Book Review: Son, by Lois Lowry

Son, by Lois Lowry

Son by Lois Lowry

Published by Houghton Mifflin Books for Children on October 2, 2012

Series: The Giver, #4

Genre(s): fiction, adventure, dystopia, young adult

Format & Length: e-book, 225

Source: library

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They called her Water Claire. When she washed up on their shore, no one knew that she came from a society where emotions and colors didn’t exist. That she had become a Vessel at age thirteen. That she had carried a Product at age fourteen. That it had been stolen from her body. Claire had a son. But what became of him she never knew. What was his name? Was he even alive? She was supposed to forget him, but that was impossible. Now Claire will stop at nothing to find her child, even if it means making an unimaginable sacrifice.

Son thrusts readers once again into the chilling world of the Newbery Medal winning book, The Giver, as well as Gathering Blue and Messenger where a new hero emerges. In this thrilling series finale, the startling and long-awaited conclusion to Lois Lowry’s epic tale culminates in a final clash between good and evil.

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I really enjoyed this book and the whole series. Possibly my favorite aspect of The Giver quartet is how each story and all the characters intertwined to tell a larger story.

As far as Son goes, I liked seeing the story of Claire, Gabe’s mother. It was interesting to revisit The Giver from her perspective, to see the story from a slightly older and female point of view. This section of the book had the same unerring eeriness that the original story did. Then, with a swift turn of events, Claire escapes from that community by boat, which has some sort of accident, and she washes up on the shore of a separate isolated beach village. Each section tells a different portion of Claire’s story, and I won’t say too more here so as not to give it away.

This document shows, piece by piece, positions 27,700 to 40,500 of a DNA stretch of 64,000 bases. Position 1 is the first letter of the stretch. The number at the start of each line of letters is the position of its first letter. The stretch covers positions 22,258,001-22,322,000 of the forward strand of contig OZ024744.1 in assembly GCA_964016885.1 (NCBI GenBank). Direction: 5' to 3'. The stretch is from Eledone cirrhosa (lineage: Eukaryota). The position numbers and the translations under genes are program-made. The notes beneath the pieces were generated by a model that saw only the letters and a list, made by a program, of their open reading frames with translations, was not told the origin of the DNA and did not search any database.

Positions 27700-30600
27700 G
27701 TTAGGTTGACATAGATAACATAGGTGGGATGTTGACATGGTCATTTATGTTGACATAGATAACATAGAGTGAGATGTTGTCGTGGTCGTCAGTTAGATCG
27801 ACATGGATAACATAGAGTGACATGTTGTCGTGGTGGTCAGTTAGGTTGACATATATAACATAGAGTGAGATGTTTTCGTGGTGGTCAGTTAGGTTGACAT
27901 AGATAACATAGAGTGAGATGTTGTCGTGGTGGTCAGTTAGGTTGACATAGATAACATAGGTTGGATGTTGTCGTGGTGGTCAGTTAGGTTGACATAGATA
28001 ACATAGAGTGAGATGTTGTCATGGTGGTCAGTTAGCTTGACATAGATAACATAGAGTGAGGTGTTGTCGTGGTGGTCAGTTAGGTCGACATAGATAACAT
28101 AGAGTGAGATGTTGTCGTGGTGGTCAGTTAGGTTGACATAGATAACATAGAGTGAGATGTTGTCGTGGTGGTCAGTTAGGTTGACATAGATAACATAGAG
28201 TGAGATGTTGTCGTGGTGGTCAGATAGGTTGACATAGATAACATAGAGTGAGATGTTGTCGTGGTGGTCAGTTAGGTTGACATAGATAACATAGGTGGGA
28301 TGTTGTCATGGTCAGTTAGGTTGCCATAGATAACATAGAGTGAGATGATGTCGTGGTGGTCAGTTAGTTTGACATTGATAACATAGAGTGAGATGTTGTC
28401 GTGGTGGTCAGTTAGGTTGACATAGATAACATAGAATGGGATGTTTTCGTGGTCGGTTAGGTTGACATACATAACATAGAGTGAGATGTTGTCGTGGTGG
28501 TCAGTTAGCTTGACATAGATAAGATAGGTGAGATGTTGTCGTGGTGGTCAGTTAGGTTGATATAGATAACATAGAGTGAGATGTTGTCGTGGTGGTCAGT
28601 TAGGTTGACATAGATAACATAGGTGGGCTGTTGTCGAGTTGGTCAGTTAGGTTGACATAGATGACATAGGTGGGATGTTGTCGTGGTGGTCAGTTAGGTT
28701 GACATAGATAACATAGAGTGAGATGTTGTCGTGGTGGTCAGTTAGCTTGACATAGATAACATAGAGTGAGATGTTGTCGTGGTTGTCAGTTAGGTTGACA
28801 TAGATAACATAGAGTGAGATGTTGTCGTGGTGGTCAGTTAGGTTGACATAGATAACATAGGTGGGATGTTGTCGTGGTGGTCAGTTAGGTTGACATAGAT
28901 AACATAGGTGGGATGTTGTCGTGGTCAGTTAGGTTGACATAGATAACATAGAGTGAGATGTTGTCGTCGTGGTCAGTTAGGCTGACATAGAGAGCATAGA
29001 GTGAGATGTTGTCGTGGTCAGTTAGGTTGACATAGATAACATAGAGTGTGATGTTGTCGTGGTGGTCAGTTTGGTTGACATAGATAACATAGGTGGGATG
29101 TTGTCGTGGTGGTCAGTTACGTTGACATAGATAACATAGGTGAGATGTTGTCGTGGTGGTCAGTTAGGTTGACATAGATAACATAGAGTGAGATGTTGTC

After finishing, I still have so many questions. For instance, how did these different isolated villages come to be? They must be in close enough proximity to travel from one to another by foot, and yet they are so startlingly different. How does one village have the technology to control birth, while another is so simple that they live completely off the land? For that matter, how is it that the original community Claire and Jonas come from needs birthmothers but there are no men who father their babies? What happened to that community? Can they all see colors now? How were they able to repress that ability in the first place? What happened on the boat? What happened in the first place to make this world the way it is?

Despite all these questions, I rather liked this book and the way it completed the story. As with all of these books, I feel it is left quite vague for a reason. To make you think, wonder why things are the way they are, and consider, what if? What does it take for humans, as a society, to change?

If you read The Giver and expect more of the same, the rest of the series may not be your thing. But for four quick, easy reads that also manage to make you stop and think, definitely give this quartet a shot.


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